THE BLOOM AND THE BOOM ... When Houzz proposed to include a roof deck on a prominent downtown building across the street from City Hall in 2017, some city leaders were more than a little skeptical. While some on the council lauded the proposed amenity as a welcome addition to the downtown area, others noted that it would allow the building at 285 Hamilton Ave., which is already far larger than the zoning code allows, to be even bigger. Now, however, the future looks brighter for roof-deck proponents at Houzz and elsewhere in the downtown area. The issue is heading to the council, where the sentiment has gradually turned in favor of roof-decks since 2017. In late January, the council revised zoning rules to allow new downtown residential developments to meet their open-space requirements by installing roof decks. And last week, as the council moved to eliminate a long-standing cap on new nonresidential development in downtown, several council members talked about their desire to see more vitality and change in the area. Meanwhile, planning staff have proposed broadening the roof-deck policy further, so that it applies not just to buildings that are too tall to meet code but to those that are too dense as well. And it does offer one concession to those concerned about too much noise: It would allow amplified music on roof decks but specify that such music not be audible beyond the property boundaries. Despite noise concerns, John Shenk (whose firm, Thoits Brothers, owns the building at 285 Hamilton Ave.) argued at a planning commission meeting in October that the "vibrancy of the roof-deck is wholly compatible with such environments, and it's something we want to have." On Monday, it'll be up to the council to decide whether it agrees.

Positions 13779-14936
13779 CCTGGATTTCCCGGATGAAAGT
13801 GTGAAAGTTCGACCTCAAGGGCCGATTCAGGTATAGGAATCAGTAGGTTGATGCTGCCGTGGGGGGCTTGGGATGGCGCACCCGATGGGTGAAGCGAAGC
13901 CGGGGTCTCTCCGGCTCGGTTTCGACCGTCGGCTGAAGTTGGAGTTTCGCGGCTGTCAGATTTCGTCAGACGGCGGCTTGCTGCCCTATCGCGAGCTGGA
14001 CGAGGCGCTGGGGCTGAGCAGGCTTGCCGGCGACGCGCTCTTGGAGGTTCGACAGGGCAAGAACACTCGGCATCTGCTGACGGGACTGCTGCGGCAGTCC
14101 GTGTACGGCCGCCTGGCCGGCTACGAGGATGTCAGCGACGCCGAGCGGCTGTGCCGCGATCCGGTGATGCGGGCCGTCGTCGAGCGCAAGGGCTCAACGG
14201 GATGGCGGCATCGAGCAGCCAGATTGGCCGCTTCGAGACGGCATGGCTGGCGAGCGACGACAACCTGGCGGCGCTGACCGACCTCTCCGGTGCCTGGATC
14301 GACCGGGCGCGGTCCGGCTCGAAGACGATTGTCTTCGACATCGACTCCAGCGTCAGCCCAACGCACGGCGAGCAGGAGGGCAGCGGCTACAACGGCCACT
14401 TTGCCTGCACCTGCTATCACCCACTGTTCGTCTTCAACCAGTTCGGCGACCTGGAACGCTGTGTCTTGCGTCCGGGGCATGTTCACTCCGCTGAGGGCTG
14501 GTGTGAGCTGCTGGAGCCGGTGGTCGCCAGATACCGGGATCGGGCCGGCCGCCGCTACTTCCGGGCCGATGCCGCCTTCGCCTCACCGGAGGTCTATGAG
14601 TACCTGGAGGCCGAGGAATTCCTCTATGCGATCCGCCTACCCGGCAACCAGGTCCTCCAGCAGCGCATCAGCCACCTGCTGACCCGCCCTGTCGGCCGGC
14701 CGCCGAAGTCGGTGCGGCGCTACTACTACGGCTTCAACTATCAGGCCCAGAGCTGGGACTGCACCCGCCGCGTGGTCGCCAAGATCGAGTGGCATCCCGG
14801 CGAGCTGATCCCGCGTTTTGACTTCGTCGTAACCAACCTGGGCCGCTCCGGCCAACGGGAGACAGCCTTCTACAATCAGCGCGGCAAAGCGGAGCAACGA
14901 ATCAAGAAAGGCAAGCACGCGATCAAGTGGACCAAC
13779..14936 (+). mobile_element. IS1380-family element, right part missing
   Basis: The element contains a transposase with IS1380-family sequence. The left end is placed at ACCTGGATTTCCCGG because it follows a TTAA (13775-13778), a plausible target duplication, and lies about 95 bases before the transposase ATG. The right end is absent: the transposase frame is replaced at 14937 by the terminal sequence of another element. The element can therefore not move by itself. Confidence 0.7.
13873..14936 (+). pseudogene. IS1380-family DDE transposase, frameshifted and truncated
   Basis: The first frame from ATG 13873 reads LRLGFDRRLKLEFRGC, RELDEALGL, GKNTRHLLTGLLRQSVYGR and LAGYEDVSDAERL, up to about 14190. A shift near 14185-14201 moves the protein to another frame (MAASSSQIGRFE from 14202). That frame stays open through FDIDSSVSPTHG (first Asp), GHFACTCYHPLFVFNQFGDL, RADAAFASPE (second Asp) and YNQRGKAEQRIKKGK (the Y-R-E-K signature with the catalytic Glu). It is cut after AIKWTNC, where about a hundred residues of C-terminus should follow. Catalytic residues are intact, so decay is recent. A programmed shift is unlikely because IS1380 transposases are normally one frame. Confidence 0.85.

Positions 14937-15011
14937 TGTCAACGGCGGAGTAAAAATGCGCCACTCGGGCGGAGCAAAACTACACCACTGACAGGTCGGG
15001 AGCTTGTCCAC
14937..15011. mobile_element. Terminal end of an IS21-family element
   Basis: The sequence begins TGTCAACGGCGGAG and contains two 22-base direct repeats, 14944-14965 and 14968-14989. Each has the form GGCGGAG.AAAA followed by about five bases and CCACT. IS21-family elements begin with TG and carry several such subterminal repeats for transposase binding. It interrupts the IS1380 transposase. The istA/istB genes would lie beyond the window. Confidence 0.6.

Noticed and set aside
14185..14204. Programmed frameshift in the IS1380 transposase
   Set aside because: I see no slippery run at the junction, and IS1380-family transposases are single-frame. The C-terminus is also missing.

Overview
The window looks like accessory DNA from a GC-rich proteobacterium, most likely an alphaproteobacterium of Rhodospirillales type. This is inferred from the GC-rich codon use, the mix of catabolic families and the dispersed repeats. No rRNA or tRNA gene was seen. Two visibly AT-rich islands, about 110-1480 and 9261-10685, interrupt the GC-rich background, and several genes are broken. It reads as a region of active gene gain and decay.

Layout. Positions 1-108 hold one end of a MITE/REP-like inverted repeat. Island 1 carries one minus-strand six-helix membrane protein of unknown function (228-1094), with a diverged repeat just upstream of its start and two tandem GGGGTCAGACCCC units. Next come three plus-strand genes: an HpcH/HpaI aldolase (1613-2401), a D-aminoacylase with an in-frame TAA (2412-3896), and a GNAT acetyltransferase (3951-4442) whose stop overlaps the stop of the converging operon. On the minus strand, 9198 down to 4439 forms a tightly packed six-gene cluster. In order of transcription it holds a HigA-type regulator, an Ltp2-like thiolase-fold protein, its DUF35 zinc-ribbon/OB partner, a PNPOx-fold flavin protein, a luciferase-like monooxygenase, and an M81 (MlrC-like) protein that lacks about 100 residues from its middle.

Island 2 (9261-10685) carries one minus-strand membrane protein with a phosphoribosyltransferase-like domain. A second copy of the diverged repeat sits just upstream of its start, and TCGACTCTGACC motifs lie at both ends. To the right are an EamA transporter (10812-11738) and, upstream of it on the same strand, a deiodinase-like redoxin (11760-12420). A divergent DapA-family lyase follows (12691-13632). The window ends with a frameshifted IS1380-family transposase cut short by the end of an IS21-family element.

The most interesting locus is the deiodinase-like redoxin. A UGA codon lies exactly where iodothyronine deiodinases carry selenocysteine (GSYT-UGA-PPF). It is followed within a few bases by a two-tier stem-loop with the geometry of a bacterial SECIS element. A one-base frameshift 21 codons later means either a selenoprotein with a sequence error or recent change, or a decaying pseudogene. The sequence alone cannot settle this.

'OH THE PLACES YOU'LL GO!' ... The Palo Alto Library has opened three Pop-Up Libraries in the city to help the public dive into a good e-book. The collection includes books from the "Crazy Rich Asians" trilogy by Kevin Kwan and titles by Apple CEO Steve Jobs' daughter Lisa Brennan Jobs and comedian David Sedaris. The pop-ups can be found at the YMCA of Silicon Valley, Cafe Venetia at the Palo Alto Caltrain station and City Hall's first-floor lobby. The project, part of a national experiment run by book distributors Baker and Taylor and their e-book collection, Axis 360, is set to run through April. Users simply connect to the pop-up's Wi-Fi network and download a title that will be on their electronic devices for up to three weeks. It's open to everyone with a smartphone, tablet or computer, regardless of whether they have a library card.
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